Mackinac 2011: Michigan's brownfield redevelopment tax credits are history, but new incentive pool created
MACKINAC ISLAND — The reconfiguration of Michigan’s brownfield redevelopment efforts was necessary due to the state’s financial challenges and the dysfunctional way tax credits were being distributed under the old system, Gov. Rick Snyder said today.
Under the tax reform law approved by the Michigan Legislature and signed by Snyder last month, brownfield tax credits — distributed to offset the cost of redeveloping distressed properties with environmental issues — were wiped out.
But in the 2011-12 fiscal year, which starts Oct. 1, the Michigan Economic Development Corp. will have a general pool of $100 million for a variety of different incentives, including brownfield redevelopment sites.
From The Harbor Companies LLC
Snyder said today at the Detroit Regional Chamber's annual Mackinac Policy Conference that brownfield redevelopment is important. But he said the tax credits were being handed out frivolously.
“It got to the point where you could qualify if you had a house in the suburbs and in the winter your lawn was brown,” Snyder said. “That’s not brownfield development.”
In recent years, Ann Arbor area developers have secured brownfield redevelopment tax credits and historic preservation tax credits for several different projects. Those include the Zingerman’s expansion in Ann Arbor and the Mellencamp building and West Michigan Lofts project in Ypsilanti. All projects that have already received tax credits will keep them.
But developers say that other brownfield projects, including Ann Arbor’s polluted former Georgetown Mall site, may not be redeveloped without tax incentives.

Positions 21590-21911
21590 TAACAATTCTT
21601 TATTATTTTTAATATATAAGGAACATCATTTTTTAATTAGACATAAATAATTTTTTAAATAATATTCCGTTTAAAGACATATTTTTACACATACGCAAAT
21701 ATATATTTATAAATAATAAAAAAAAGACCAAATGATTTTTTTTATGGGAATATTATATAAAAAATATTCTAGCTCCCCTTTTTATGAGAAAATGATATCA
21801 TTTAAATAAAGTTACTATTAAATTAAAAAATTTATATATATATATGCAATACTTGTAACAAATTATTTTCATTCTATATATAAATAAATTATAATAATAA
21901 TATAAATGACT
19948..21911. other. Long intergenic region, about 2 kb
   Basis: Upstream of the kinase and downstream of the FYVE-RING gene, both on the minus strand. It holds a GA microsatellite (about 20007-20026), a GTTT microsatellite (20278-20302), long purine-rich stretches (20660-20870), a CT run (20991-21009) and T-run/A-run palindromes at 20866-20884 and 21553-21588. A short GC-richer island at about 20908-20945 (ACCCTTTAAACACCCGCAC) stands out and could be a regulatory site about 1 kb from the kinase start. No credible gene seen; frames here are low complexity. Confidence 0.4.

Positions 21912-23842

Under the new system, developers seeking to revitalize brownfield sites will have to convince the MEDC that their projects are worthwhile.
“We could do a loan, we could do a grant, we could do a direct investment, we could do a hybrid of those,” MEDC CEO Michael Finney told AnnArbor.com. “We have incredible flexibility to make investments work and because of that (it will be) less costly than tax credits.”
George Heartwell, mayor of the city of Grand Rapids, said brownfield redevelopment is “the linchpin of our economic development strategy,” but he suggested that he still supports the governor’s changes.
“The fact that the appropriation is larger than anticipated is welcomed,” he said. “ I think the approach is a good approach and I look forward to seeing that pool built over the years.”
Dave Bing, mayor of the city of Detroit, which has a number of projects that have previously qualified for brownfield tax credits, said the tax reform will lead to changes.
“Down the road, we’ll have to rethink some of the redevelopment opportunities that are there,” he said.
Snyder, repeating a sentiment he’s regularly expressed since the early days of his gubernatorial campaign, said a “great urban environment” is important for attracting young talent.
“Many of them are looking for that urban environment,” he said. “The comeback of Detroit is critical to the future of Michigan.”